Toyota RAV4 Forums banner

1 - 3 of 3 Posts

·
Registered
Joined
·
236 Posts
Discussion Starter #1
Hi folks... I'm new to the forums and haven't had my RAV4 long, but I appreciate the wealth of information here! I have a ScanGauge II and I wanted to see if these observations sounded consistent with what other people may have noted.

Engine / Gearing
Based on MG1 and MG2 speeds, it would appear that when the eCVT is at a 1:1 ratio with the MG2 (MG1 shows 0 RPM / MG2 speed is fixed to the wheel speed at all times / ICE is turning at some speed other than 0), the ICE ratio appears to be 1000 RPM per 32 MPH. This seems to imply that the eCVT is in an "overdrive" condition when the engine speed is below that ratio (vehicle is going more than 32 MPH per 1000 RPM) and vice versa. I'm not sure I'm describing this well... I have noticed that from about 45mph and up, the ICE is more willing to run in "overdrive" - a condition in which MG1 spins backwards and the ICE is able to turn more slowly than if it were permanently fixed to MG2. Naturally, like a non-hybrid, "overdrive" tends to be more efficient.

Assuming the battery SOC is not too low, the ICE seems to really like running at about 1500 RPM when under light to light-moderate acceleration conditions (up to the ECO / Power divide in ECO mode). I'm guessing this is a particularly efficient RPM? One of the things I've noticed is that when running at lower speeds (under 40mph) and not in EV operation, the ICE will STILL try to run at about 1500 RPM. From my observations about the eCVT ratio, it would appear that the vehicle is often in a "lower gear" when the ICE is running at these speeds (arguably not all that much different from a non-hybrid vehicle).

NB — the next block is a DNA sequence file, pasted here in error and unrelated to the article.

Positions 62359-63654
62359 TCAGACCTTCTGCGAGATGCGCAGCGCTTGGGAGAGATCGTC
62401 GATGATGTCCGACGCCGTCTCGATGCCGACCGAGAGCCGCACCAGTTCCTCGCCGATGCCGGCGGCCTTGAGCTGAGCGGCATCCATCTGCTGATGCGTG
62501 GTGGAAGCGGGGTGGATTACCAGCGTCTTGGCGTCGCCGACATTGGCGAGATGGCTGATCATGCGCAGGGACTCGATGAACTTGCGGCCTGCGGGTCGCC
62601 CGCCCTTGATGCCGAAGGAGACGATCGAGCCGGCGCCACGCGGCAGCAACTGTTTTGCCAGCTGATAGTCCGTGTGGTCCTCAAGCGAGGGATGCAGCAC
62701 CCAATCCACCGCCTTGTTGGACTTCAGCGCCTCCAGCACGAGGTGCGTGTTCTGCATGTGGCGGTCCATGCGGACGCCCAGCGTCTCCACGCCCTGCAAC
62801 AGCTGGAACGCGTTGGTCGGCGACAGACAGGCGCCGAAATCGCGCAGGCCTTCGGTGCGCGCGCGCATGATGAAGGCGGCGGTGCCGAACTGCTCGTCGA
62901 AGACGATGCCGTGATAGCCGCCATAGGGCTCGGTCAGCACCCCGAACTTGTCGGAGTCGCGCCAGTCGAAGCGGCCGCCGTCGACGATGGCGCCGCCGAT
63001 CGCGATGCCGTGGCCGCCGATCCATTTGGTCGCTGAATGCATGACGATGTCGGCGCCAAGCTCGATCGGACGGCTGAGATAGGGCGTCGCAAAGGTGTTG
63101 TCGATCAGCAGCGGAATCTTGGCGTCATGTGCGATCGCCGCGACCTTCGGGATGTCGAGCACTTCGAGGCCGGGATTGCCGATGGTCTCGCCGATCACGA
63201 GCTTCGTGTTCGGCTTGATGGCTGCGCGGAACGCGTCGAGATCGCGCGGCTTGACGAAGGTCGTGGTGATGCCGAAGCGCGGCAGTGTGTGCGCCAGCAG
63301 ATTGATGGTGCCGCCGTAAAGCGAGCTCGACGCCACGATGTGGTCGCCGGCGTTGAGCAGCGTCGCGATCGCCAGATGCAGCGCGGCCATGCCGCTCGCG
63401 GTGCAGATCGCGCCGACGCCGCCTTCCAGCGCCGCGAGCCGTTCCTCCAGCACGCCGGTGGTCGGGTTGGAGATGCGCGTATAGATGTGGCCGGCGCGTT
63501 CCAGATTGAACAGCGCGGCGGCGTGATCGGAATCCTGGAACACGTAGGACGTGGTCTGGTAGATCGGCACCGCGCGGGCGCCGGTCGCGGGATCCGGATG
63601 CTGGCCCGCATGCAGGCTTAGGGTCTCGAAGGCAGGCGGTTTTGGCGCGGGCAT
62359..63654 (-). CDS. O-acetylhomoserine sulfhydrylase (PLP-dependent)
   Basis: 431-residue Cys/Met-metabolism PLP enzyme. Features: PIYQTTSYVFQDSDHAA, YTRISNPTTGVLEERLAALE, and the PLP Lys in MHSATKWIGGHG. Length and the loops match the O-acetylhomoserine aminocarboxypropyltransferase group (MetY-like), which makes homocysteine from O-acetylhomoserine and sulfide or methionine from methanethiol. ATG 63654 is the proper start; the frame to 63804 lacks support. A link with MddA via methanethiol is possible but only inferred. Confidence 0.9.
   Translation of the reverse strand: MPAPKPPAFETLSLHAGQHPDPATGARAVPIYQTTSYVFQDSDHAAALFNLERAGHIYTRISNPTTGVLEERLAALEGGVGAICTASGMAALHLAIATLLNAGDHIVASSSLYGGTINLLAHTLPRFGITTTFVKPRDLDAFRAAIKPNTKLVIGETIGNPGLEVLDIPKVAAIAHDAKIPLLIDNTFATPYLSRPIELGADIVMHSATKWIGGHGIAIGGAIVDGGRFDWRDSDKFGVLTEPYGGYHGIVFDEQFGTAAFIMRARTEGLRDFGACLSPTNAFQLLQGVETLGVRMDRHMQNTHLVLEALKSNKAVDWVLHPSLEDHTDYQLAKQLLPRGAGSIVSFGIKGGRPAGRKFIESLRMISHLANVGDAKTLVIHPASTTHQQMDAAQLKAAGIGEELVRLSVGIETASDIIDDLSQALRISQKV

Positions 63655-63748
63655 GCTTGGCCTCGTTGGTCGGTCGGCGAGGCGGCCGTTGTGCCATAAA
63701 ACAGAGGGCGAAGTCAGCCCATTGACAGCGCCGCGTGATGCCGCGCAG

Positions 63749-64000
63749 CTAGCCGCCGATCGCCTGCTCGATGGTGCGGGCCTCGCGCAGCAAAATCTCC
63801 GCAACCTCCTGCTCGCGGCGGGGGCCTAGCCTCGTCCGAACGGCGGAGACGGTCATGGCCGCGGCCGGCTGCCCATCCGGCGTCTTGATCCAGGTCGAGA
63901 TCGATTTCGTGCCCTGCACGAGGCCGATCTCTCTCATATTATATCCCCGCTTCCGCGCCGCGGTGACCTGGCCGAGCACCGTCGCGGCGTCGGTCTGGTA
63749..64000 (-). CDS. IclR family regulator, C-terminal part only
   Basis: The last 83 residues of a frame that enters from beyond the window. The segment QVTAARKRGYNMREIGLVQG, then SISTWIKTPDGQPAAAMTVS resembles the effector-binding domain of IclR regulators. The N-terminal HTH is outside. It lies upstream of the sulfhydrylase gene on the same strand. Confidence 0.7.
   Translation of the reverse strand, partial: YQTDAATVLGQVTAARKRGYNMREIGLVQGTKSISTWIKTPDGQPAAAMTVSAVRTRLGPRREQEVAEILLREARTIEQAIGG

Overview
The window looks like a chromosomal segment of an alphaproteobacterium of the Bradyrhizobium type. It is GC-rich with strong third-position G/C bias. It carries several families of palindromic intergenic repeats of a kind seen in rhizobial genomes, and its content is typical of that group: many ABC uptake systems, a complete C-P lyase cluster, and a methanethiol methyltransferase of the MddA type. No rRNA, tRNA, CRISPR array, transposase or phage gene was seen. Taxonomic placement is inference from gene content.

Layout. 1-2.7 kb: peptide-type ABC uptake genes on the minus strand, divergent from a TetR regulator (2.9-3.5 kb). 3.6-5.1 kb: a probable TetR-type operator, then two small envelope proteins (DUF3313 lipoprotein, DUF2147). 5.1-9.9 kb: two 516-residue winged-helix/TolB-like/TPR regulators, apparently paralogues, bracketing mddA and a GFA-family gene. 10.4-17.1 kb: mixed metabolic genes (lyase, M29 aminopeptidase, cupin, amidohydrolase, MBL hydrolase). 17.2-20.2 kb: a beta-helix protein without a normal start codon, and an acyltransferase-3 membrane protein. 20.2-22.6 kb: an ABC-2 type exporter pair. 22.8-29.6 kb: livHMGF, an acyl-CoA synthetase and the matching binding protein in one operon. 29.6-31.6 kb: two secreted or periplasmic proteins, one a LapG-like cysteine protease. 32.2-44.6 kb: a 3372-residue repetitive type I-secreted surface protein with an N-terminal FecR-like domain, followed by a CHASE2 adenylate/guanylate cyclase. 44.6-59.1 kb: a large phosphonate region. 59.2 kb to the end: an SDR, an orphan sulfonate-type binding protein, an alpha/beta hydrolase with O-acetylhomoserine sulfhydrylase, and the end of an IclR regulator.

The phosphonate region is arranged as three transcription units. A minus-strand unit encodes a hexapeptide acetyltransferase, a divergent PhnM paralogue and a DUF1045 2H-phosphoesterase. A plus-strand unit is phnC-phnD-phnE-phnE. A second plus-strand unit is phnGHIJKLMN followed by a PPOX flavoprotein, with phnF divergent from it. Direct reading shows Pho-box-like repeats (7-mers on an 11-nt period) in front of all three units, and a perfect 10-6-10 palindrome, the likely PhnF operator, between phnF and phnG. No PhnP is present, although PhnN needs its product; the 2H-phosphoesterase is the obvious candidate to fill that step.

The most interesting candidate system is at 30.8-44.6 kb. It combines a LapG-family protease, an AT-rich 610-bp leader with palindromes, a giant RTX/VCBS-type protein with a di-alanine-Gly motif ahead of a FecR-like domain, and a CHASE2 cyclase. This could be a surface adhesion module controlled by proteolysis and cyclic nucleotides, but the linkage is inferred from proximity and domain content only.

But to maximize the engine's efficiency and let it run in an "overdrive" condition, it seems like the minimum optimal speed for running with the ICE is around 48 MPH (1.5 x 32). This actually coincides well with the maximum allowed EV speed anyway. Even at 55 MPH, the ICE still likes to spin at 1500 RPM. It does tend to run faster with more speed, however - likely because of the additional power demands as the air resistance ramps up.

Anecdotally (I haven't done any formal testing), I seem to get my best mileage running between 40-45 and gliding as much as possible when not on the freeway (speed limit permitting) and running between 55 and 60 on the freeway. I'm guessing 45 to 50 is the ideal for a nice country road, but in suburban conditions it tends to be too fast and on the freeway it's a bit too slow...

Mandatory charging
When the hybrid battery hits 40% SOC, the ICE will turn on regardless of the driving conditions and continues run until the battery is charged back up to 50%. I have found it to be better to try to get some charge into the battery when it's in the low 40's (force the ICE to run by accelerating and then not let it shut off for an EV glide by keeping the throttle engaged to the extend possible). If it hits that 40% threshold it can really drag down MPG number if the ICE keeps running while stopped or in stop-and-go traffic. That said, depending on traffic conditions, it's sometimes just unavoidable.

ECO vs NORMAL modes